Piston Group will retain minority certification during legal fight with minority council

Piston Group LLC will maintain its certification as a minority company as its legal battle with the Michigan Minority Supplier Development Council unfolds in court, judges ruled Thursday.

The Michigan Court of Appeals issued an opinion blocking the minority council’s attempt to appeal a preliminary injunction granted to Piston Group in June that allowed the Southfield-based auto supplier to retain the lucrative certification for the time being .

It is an interim victory for the Piston Group, which said the loss of its minority business venture certification puts the company at risk, particularly during contract negotiations with major customer Stellantis, whose contract with Piston Group depends on this certification.

Thursday’s opinion is the latest development in a bitter dispute that began last March when the board withdrew its certification from the company owned by former Detroit Pistons guard Vinnie Johnson – and the largest auto supplier owned by blacks in the country. The company sued to have it reinstated.

“We are pleased with the notice,” said Mark Zausmer, a Farmington Hills-based attorney representing Piston Group. “Most importantly, it preserves the injunction, and it means our certification remains in effect pending the outcome of the trial. In other words, we are now able to maintain our certification while we prove our case, and that’s all we ever wanted to do.”

The Michigan Minority Supplier Development Council said in a statement to Crain’s that the opinion issued by the court on Thursday “strongly supports” the council’s view that the Piston Group lawsuit is “without merit.”

“The Board finds it regrettable that a company, which for years has benefited from certification and defending minority business rights, has chosen to engage in costly litigation rather than comply with the rules. established by the national organization (National Minority Supplier Development Council) for all (Minority Business Enterprises),” council spokesman Michael Layne said in an email.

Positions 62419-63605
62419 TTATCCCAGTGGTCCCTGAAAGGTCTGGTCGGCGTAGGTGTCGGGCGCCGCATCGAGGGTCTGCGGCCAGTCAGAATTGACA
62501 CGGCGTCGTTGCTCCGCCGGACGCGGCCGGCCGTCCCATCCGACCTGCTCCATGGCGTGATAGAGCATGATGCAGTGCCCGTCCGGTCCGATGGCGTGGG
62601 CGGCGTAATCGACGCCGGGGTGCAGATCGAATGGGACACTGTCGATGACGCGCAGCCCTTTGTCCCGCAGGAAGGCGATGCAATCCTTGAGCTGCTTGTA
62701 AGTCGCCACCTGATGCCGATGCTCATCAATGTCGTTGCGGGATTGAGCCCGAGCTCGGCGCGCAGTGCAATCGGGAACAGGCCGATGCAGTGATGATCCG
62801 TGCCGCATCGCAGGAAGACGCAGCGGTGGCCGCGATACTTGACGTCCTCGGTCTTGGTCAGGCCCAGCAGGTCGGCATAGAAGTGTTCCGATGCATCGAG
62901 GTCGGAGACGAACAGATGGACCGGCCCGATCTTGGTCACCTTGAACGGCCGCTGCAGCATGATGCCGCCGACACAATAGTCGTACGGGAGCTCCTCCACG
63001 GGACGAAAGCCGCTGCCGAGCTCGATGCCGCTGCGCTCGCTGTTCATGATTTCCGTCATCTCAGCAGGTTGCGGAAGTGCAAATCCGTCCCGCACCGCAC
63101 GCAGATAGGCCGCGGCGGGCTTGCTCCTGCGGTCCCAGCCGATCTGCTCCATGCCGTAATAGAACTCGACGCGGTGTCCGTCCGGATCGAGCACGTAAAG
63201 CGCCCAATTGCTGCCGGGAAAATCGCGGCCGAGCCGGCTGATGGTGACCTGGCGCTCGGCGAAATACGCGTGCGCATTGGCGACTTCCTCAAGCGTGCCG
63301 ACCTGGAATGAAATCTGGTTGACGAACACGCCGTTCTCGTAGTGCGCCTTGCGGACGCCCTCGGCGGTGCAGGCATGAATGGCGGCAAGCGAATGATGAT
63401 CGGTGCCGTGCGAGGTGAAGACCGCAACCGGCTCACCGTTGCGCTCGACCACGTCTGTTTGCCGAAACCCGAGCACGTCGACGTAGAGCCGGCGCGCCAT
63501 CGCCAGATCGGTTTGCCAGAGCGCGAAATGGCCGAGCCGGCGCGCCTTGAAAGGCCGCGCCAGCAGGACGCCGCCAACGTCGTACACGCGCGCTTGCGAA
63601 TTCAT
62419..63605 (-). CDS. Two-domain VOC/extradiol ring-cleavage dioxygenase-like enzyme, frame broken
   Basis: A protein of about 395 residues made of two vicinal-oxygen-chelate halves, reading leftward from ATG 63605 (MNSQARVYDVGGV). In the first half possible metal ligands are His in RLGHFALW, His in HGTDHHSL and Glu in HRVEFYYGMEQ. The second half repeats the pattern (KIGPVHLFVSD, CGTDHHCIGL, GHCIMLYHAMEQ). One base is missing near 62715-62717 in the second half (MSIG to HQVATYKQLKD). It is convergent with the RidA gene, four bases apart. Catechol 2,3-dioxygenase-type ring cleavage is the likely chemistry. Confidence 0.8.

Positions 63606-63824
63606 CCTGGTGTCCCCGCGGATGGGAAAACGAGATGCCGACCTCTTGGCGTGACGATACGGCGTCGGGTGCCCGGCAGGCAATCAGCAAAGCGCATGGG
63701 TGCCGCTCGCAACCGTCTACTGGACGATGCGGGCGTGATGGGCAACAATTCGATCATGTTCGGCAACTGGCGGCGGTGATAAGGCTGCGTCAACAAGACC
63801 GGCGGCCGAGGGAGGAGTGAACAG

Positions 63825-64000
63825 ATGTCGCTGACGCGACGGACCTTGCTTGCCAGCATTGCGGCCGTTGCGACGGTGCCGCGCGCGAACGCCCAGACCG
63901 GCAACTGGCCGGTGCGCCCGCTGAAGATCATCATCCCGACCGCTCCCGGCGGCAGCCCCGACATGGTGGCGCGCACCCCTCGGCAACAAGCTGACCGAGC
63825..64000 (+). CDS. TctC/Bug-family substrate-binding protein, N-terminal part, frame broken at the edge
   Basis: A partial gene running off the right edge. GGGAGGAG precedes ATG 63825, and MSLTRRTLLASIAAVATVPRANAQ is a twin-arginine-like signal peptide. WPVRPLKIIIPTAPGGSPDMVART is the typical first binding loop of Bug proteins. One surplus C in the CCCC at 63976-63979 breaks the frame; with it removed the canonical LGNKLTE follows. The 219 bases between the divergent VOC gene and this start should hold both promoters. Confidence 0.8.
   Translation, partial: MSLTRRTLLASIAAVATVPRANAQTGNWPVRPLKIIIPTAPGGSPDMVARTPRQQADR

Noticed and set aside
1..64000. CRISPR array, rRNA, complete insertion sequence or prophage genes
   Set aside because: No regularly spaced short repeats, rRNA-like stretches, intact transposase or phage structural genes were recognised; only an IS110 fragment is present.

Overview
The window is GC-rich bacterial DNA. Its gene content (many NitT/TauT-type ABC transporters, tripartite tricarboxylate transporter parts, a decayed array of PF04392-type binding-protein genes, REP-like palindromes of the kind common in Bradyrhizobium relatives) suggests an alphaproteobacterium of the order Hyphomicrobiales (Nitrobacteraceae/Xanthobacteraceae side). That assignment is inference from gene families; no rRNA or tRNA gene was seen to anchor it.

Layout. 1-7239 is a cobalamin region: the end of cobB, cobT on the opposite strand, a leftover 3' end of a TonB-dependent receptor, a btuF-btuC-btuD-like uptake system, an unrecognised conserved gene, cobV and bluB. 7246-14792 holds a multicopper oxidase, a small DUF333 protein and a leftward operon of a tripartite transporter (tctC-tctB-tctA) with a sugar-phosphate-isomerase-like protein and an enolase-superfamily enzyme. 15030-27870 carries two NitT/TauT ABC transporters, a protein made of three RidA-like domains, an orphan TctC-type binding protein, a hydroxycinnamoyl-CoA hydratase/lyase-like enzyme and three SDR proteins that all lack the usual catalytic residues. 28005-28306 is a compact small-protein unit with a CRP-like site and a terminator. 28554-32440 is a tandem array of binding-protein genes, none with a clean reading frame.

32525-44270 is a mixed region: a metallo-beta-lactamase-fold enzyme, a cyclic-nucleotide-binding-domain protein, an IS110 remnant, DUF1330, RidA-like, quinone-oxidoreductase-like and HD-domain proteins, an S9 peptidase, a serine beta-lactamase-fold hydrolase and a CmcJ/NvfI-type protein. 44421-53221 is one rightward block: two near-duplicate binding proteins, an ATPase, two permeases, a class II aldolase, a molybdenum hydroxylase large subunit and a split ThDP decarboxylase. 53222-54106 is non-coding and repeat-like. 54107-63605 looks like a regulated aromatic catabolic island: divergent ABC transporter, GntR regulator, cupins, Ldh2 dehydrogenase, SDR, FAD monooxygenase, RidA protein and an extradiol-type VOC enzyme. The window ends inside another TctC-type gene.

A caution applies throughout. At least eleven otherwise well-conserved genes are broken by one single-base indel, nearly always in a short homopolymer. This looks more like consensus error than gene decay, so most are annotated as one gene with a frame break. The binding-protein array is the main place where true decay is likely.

The larger legal battle in Wayne County Circuit Court over Piston Group certification is expected to take six months to a year before a decision is made.

A central question is what it means to be a minority business enterprise. To be board-certified as such, a business must be 51% majority-owned by a person of color, actively managed in day-to-day operations by a person of color, and operate independently.

The board argued that Piston Group did not qualify because its four divisions — Piston Automotive, Irvin Automotive, the Detroit Thermal Systems joint venture with Valeo and the Airea office furniture unit — are run by white people. The company said it was eligible because its sole owner Johnson is involved in the operations of each division.

The company also said losing its minority certification would jeopardize its business as its customers increasingly prioritize diversity and purchasing from minority-owned suppliers.

Ford Motor Co. and Stellantis NV account for 75% of Piston Group’s sales portfolio, according to the court’s opinion.

“Specifically, Johnson testified that the Piston Companies are in the process of renewing their contracts with Stellantis, which depend on MBE certification,” the court said.

The court upheld the preliminary injunction, imposed in cases where there is a “real and imminent risk of irreparable harm” if the status quo is not preserved – in this case, the danger of loss of business if the certification minority is withdrawn.

However, in its opinion, the court noted that the board’s attempt to withdraw the minority’s certification does not appear to be “illegal, unethical or fraudulent.”

“Although plaintiffs (Piston Group) disagree with the MMSDC’s decision regarding the day-to-day management of the Piston companies, and even if the decision was incorrect, the evidence does not indicate that defendants acted with the intent to cause a breach or termination of plaintiffs’ business relationships or expectations, and there is no indication that defendants did anything illegal, unethical or fraudulent,” the opinion reads.

About Gertrude H. Kerr

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